Relationship between Razor and Blazor

As the name of Blazor itself comes from combining the two terms “Browser” and “Razor”, we can see that there’s a relationship between the two.

Both Razor and Blazor are Microsoft products that use C# and HTML to develop web apps. They are free and open-source, allowing developers to quickly and freely use these technologies. We use the Razor syntax when creating ASP.NET web apps, where Blazor shows more similarity to ASP.NET Core and ASP.NET MVC.

Blazor uses Razor as the template syntax for creating user interfaces, making Blazor act as a client-side hosting model for Razor components. Using Razor-based components with Blazor allows developers to break down individual features into tiny, easy-to-build components and then assemble these components to build a much larger app efficiently.

Pros and cons

Blazor and Razor are both quite popular when it comes to building .NET-based interactive web apps. These technologies bring a new way of going from traditional JavaScript apps to using C# as the fundamental programming language.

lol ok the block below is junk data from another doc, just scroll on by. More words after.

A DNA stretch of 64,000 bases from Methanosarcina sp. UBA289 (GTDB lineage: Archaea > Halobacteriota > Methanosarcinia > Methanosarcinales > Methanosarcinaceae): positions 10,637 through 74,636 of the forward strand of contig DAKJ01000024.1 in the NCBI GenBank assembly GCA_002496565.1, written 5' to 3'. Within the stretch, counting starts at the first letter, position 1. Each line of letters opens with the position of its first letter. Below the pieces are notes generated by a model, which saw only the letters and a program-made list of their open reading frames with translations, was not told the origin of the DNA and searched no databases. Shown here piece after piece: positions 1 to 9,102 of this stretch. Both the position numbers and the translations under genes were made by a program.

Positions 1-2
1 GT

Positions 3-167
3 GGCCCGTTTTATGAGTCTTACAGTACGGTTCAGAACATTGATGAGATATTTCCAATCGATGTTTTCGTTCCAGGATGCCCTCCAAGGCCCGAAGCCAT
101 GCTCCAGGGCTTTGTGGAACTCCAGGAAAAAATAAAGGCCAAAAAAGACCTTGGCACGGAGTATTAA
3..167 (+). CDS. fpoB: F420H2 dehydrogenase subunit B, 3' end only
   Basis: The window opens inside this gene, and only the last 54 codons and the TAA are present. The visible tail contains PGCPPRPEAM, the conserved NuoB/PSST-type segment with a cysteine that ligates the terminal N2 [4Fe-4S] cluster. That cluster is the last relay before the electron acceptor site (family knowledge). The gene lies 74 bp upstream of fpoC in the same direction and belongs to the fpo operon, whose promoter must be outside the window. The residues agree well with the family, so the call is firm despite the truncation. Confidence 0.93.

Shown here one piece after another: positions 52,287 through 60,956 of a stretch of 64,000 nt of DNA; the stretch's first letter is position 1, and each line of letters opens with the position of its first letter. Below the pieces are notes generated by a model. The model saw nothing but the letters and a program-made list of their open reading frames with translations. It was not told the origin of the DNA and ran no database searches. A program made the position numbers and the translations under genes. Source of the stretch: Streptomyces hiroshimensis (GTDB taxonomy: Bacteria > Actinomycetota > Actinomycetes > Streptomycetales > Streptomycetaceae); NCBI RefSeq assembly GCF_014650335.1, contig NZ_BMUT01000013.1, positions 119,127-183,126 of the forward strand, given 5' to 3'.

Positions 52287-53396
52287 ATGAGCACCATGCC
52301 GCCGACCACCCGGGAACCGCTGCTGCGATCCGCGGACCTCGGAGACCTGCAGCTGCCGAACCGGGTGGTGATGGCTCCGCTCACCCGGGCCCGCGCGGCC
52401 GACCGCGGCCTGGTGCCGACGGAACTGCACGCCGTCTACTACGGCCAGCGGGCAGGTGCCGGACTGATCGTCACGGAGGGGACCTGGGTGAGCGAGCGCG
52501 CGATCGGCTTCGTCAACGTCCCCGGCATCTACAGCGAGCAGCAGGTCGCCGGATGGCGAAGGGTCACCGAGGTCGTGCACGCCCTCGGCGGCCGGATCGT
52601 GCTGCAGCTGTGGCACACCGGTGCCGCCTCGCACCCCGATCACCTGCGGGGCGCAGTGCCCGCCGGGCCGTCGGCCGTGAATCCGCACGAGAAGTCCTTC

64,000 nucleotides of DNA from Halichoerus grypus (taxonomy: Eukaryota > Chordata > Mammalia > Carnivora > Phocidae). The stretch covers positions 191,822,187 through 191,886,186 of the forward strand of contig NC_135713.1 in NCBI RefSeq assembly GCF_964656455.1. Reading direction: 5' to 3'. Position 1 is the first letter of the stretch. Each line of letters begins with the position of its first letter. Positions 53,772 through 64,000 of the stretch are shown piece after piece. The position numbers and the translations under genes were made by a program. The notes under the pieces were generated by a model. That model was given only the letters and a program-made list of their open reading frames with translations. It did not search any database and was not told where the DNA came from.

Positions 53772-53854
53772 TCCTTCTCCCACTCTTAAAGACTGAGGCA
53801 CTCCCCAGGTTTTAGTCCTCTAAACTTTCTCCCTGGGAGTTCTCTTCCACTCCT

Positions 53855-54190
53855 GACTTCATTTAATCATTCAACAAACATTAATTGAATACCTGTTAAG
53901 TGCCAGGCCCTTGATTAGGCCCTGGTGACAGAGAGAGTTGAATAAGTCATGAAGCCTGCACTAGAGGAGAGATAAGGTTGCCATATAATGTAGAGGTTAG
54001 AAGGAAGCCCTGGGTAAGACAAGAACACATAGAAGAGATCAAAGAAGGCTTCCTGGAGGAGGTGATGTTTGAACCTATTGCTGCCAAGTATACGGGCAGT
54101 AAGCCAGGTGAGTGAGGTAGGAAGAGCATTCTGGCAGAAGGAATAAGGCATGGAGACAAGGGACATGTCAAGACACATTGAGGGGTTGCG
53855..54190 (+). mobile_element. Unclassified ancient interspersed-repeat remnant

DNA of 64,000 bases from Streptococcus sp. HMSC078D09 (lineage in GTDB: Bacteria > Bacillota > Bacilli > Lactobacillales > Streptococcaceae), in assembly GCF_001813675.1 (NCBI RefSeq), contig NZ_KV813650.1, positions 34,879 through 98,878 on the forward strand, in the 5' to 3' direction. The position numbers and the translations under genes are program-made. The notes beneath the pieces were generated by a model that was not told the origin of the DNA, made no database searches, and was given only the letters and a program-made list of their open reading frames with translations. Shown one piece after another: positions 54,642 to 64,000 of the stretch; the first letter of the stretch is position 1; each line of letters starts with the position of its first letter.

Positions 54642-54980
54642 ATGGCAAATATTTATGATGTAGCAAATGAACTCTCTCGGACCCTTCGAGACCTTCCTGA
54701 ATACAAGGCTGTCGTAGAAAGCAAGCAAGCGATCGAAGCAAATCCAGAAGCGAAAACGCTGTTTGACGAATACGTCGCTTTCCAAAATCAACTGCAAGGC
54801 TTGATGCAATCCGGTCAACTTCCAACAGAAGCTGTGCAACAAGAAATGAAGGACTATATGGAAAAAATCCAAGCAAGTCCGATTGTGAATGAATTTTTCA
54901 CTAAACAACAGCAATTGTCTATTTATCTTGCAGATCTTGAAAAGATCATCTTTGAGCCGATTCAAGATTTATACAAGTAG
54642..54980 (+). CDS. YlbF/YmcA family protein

Following are a few advantages and disadvantages of Razor and Blazor to consider when building a web app.

Advantages of using Blazor

  • Client-side Blazor runs .NET code directly on the browser using WebAssembly, which is fast and uses less network bandwidth.
  • Server-side Blazor is compatible with all the .NET libraries and .NET tooling and has the same syntax as client-side Blazor.

Disadvantages of using Blazor

  • Client-side Blazor does not support much .NET tooling or debugging and requires shipping the entire runtime.
  • Server-side Blazor does not have the performance benefits that client-side Blazor has. Read more here.

Advantages of using Razor

  • Razor allows embedding C# code into webpages to implement the logical aspects.
  • Highly flexible, which makes Razor suitable to build a variety of apps.
  • Highly organized structure and with specific code-behind pages.

Disadvantages of using Razor

  • For client-side logic, using JavaScript is essential in Razor.
  • Maintaining and handling multiple self-contained pages can be a challenge.

Main differences between Razor and Blazor

  • Razor supports server-side templating and handling API logic but not the client-side logic outside JavaScript.